Rick Stults from Gamecock Media Group said “Gamers complain about the lack of innovation and originality in video games. Hail to the Chimp is the antidote” well, Hail to the Chimp might have the originality down with its politically charged storyline; however the gameplay lacks innovation and originality outside of the zany characters and network television presentation. Like the stereotypical politician, Hail to the Chimp promised more than it can deliver. Hopefully, Wideload will pack away the monkey business and get back to things that matter, like brain eating zombies and clever nostalgic gameplay.
This is Fuzion Frenzy with one-liners about stuffing ballot boxes and endless, boring minigame repetition. There are worse party games around, but many better ways to enjoy the company of three friends.
Hail to the Chimp is a collection of decent ideas, all poorly executed to some degree. The satire, while welcome to the genre, has been managed in a much better capacity by other games. The mini-games are all weak, mundane, and especially repetitive. Hail to the Chimp serves as the example why Mario Party has a board game structure and differentiated mini-games. Hail is just a particularly weak title, in a genre that is regrettably full of weak titles.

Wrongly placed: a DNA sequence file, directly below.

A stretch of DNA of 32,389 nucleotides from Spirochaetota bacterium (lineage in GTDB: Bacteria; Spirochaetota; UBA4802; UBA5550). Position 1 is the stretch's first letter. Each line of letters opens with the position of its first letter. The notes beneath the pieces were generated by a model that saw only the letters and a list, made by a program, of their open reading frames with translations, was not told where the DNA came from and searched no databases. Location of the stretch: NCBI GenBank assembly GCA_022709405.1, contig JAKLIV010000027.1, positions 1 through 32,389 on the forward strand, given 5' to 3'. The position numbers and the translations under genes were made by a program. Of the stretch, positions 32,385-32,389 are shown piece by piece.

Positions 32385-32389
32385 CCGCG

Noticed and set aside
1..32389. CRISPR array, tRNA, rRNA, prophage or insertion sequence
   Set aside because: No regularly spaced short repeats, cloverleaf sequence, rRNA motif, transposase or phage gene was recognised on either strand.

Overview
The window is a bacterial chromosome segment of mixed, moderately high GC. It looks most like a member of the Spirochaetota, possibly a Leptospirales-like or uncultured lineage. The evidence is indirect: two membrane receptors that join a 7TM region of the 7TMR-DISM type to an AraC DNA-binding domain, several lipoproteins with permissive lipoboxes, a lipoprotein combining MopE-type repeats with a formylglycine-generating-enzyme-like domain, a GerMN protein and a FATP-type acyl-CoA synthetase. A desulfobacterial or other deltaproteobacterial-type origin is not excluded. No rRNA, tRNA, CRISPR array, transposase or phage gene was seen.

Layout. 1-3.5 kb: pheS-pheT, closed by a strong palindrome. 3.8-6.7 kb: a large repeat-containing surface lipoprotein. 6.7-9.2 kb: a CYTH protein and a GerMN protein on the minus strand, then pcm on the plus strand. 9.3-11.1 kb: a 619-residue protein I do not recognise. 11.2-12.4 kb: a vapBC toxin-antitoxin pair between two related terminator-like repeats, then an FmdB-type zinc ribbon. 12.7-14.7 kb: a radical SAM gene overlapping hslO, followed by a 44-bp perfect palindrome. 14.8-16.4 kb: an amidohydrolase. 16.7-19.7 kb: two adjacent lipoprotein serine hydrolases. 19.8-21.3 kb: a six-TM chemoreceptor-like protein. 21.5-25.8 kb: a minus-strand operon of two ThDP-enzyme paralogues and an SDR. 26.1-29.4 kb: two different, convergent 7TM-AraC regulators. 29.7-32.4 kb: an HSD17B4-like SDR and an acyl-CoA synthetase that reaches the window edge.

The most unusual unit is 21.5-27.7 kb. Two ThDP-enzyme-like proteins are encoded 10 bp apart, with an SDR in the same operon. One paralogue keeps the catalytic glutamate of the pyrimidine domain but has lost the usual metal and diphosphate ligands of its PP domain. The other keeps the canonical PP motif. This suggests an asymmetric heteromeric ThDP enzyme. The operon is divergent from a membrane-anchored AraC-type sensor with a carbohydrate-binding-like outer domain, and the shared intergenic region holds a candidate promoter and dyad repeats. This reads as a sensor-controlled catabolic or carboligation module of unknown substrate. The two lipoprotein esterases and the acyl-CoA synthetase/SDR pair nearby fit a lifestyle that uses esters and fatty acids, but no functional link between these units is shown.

Hail to the Chimp has zero redeeming qualities. There's nothing about this game that's worth recommending. The AI is bad, the control scheme is unforgiving, it's not funny at all and all of the games feel too similar to one another. Going to the actual polls is more fun than this.
Things didn't have to be that way, of course. Wideload Games has proven itself a competent developer in the form of Stubbs the Zombie, which I felt was truly great. Hail to the Chimp is just a much different game and I'm okay with that. Its actual premise is plenty cool and party games can be a total blast when they're executed well (a fact that more of the Xbox 360 audience would do well to accept). No one likes a bad game, though, and 'bad game' is really the only fitting description for this well-intentioned mess. I applaud both the publisher and developer for taking risks and for trying to do something fresh and different. They just happen to have failed spectacularly.
If I didn't know any better (and believe me I don't), I would say that the team at Wideload were either trying to catch the eye of a television producer so as to spin the game into a cartoon series, or they were trying to find a place for a boat-load of content that they created for a cartoon show they hoped would be picked up but wasn't. Either way, the result is something that is practically unplayable and should be avoided at all costs. I'd say stick to making games and forget about trying to make the transition into a television or web series, but I don't really feel comfortable suggesting that given what is on display here.